@ingridlotze in a panel discussion with @art2gee and @MichBranco on Media Matters on SABC 3, Saturday, 4 December 2010
I’m fortunate enough to be involved in the industry so many of these are known to me, however when my friend asked what RAM was I had an ‘aha’ moment and thought why not spread the word and share what I know. Below are a few TLA’s (three letter acronyms) explained, we have tired to take the confusion out of a few ICT terms.
LCD – liquid crystal display this is simply a thin, flat panel that uses liquid crystal cells that change reflectivity in an applied electric field. It can be used to display text, images, and moving pictures. Its uses include monitors for computers, televisions, and instrument panels to mention just a few.
LED light-emitting diode, this one is a little harder to explain but here goes: – it is a semiconductor light source. WOW – and what is that??? This semiconductor or diode allows current/electricity to travel in one direction only. When a current/electricity is run through the diode it emits photons, “units” of light.
RAM Random-access memory is a type of computer information/data storage that provides much faster access than your Hard Disk Drive. It allows stored information to be accessed in any order (i.e., at random). Which, trust me, makes your life so much easier. You want to be able to access Facebook, your Outlook quickly, check figures in a spreadsheet while you write a letter to your client. RAM allows all of this to happen. So you can retrieve any piece of data constantly regardless of its physical location and whether or not it is related to the previous piece of data.
HDD Hard disk drive, by the book this means a computer device which stores digitally encoded data??? Hmm, ok so in other words, the mother load, the all important hub, and where everything you do on your computer gets translated into 0100011101010101 – computer speak.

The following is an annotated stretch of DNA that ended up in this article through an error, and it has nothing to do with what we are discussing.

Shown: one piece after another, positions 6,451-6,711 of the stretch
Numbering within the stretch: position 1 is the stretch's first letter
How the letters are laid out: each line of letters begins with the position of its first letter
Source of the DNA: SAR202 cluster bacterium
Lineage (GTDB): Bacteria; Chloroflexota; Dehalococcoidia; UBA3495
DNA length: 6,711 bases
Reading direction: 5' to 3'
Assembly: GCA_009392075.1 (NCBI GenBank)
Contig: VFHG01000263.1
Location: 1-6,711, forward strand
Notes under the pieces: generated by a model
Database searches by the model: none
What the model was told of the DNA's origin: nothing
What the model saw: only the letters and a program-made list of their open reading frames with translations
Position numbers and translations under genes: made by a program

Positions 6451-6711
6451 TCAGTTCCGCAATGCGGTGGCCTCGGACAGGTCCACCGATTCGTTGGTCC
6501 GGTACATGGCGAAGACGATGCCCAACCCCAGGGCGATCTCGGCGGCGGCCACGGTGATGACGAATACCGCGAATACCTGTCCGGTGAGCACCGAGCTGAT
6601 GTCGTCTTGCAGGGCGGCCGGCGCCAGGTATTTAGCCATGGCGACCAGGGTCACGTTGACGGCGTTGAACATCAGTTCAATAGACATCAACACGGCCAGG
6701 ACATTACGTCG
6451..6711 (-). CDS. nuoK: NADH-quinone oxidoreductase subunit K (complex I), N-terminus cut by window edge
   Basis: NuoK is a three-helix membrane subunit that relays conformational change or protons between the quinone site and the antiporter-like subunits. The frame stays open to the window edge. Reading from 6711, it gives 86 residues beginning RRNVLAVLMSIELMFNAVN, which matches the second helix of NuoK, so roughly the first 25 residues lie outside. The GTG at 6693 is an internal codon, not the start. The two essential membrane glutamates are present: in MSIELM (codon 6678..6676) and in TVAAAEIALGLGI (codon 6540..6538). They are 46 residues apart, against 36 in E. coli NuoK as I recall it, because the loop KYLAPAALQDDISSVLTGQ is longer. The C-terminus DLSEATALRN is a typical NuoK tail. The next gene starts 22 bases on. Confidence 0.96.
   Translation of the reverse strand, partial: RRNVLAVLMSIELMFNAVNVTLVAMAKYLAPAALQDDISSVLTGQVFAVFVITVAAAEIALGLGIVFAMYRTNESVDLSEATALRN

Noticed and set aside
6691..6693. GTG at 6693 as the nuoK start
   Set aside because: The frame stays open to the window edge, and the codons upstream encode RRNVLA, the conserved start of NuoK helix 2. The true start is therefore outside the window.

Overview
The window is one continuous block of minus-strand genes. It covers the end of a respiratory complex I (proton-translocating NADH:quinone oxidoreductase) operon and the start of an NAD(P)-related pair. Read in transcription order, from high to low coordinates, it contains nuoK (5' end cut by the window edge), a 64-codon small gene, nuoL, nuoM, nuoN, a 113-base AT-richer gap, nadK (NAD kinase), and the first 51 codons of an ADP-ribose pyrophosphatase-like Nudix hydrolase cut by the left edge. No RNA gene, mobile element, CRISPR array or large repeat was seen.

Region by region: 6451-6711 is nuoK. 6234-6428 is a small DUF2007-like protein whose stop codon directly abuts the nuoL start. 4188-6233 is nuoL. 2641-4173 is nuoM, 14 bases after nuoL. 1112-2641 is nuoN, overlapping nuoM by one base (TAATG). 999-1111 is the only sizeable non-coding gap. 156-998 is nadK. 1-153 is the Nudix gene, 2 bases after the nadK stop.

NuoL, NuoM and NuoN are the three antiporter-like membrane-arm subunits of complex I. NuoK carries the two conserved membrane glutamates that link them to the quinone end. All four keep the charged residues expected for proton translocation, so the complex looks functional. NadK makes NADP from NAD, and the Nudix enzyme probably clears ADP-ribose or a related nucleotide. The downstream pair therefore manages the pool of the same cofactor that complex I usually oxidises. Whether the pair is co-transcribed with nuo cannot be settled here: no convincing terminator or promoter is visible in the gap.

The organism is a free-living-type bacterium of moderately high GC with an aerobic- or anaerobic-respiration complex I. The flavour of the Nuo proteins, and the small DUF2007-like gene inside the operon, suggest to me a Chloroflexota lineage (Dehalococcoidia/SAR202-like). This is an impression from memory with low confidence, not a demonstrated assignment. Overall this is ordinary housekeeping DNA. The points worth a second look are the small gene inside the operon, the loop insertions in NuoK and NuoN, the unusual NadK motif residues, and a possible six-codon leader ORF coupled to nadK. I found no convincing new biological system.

GB Gigabyte, a unit of information used. It is important to know how many your computer has, because it will let you know what your computer’s storage capacity is and how fast and powerful your computer is. More GB is better. Remember RAM and HDD are different types of memory; both will have a GB capacity. You need more HDD than RAM.
CPU Central Processing Unit or the processor is the portion of a computer system that carries out the instructions of a computer program, and is the primary element carrying out the computer’s functions. Often in my frustration I blame my computer, when actually it is just following a command – your command. The processor reads the computer speak 0101010100001101001010, and translates into what you see on the screen.
App Application this is a program or group of programs designed for you – the end-user. Applications software (also called end-user programs) includes database programs, word processors, and spreadsheets. They provide many of the functions you use everyday.
Ingrid Lotze speaking to Ashraf Garda on MEDIA @ SAfm on Sunday, 22 November 2009 in response to her opinion piece on “Print media’s decline: what are the consequences for PR? ”
With the bastion that was printed media struggling to cope with declining advertising spends and the explosion of social media, campaigns that connect companies directly with their customers will distinguish spectacular PR agencies from the average, writes Ingrid Lotze, managing director of puruma business communications.